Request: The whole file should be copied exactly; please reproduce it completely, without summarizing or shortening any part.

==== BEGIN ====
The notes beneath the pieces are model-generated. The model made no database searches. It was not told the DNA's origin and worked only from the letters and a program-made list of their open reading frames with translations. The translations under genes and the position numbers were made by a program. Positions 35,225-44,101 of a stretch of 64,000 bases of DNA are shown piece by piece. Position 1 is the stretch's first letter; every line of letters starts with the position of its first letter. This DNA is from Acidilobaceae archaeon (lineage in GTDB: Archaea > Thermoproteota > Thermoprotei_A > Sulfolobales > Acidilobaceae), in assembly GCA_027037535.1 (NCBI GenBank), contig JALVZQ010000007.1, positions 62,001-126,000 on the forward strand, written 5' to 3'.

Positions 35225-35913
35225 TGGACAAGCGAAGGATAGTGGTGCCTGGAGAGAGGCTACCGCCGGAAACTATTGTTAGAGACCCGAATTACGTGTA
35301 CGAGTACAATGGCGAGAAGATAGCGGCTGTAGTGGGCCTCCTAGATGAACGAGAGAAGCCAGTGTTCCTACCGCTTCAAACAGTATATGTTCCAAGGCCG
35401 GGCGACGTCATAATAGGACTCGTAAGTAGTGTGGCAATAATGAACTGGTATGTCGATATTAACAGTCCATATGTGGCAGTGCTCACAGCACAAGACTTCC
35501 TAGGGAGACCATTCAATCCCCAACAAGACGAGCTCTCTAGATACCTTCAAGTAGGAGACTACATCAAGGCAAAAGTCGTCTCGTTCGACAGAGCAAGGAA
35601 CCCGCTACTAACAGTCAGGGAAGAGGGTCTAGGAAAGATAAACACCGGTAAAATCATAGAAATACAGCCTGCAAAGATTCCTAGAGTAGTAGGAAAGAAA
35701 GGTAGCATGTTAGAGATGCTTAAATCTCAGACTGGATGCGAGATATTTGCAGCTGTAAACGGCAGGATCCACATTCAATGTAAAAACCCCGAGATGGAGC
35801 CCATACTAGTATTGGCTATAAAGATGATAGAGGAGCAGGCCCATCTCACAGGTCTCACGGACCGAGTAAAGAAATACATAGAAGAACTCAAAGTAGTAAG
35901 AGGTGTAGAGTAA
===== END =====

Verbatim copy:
The notes beneath the pieces are model-generated. The model made no database searches. It was not told the DNA's origin and worked only from the letters and a program-made list of their open reading frames with translations. The translations under genes and the position numbers were made by a program. Positions 35,225-44,101 of a stretch of 64,000 bases of DNA are shown piece by piece. Position 1 is the stretch's first letter; every line of letters starts with the position of its first letter. This DNA is from Acidilobaceae archaeon (lineage in GTDB: Archaea > Thermoproteota > Thermoprotei_A > Sulfolobales > Acidilobaceae), in assembly GCA_027037535.1 (NCBI GenBank), contig JALVZQ010000007.1, positions 62,001-126,000 on the forward strand, written 5' to 3'.

Positions 35225-35913
35225 TGGACAAGCGAAGGATAGTGGTGCCTGGAGAGAGGCTACCGCCGGAAACTATTGTTAGAGACCCGAATTACGTGTA
35301 CGAGTACAATGGCGAGAAGATAGCGGCTGTAGTGGGCCTCCTAGATGAACGAGAGAAGCCAGTGTTCCTACCGCTTCAAACAGTATATGTTCCAAGGCCG
35401 GGCGACGTCATAATAGGACTCGTAAGTAGTGTGGCAATAATGAACTGGTATGTCGATATTAACAGTCCATATGTGGCAGTGCTCACAGCACAAGACTTCC
35501 TAGGGAGACCATTCAATCCCCAACAAGACGAGCTCTCTAGATACCTTCAAGTAGGAGACTACATCAAGGCAAAAGTCGTCTCGTTCGACAGAGCAAGGAA
35601 CCCGCTACTAACAGTCAGGGAAGAGGGTCTAGGAAAGATAAACACCGGTAAAATCATAGAAATACAGCCTGCAAAGATTCCTAGAGTAGTAGGAAAGAAA
35701 GGTAGCATGTTAGAGATGCTTAAATCTCAGACTGGATGCGAGATATTTGCAGCTGTAAACGGCAGGATCCACATTCAATGTAAAAACCCCGAGATGGAGC
35801 CCATACTAGTATTGGCTATAAAGATGATAGAGGAGCAGGCCCATCTCACAGGTCTCACGGACCGAGTAAAGAAATACATAGAAGAACTCAAAGTAGTAAG
35901 AGGTGTAGAGTAA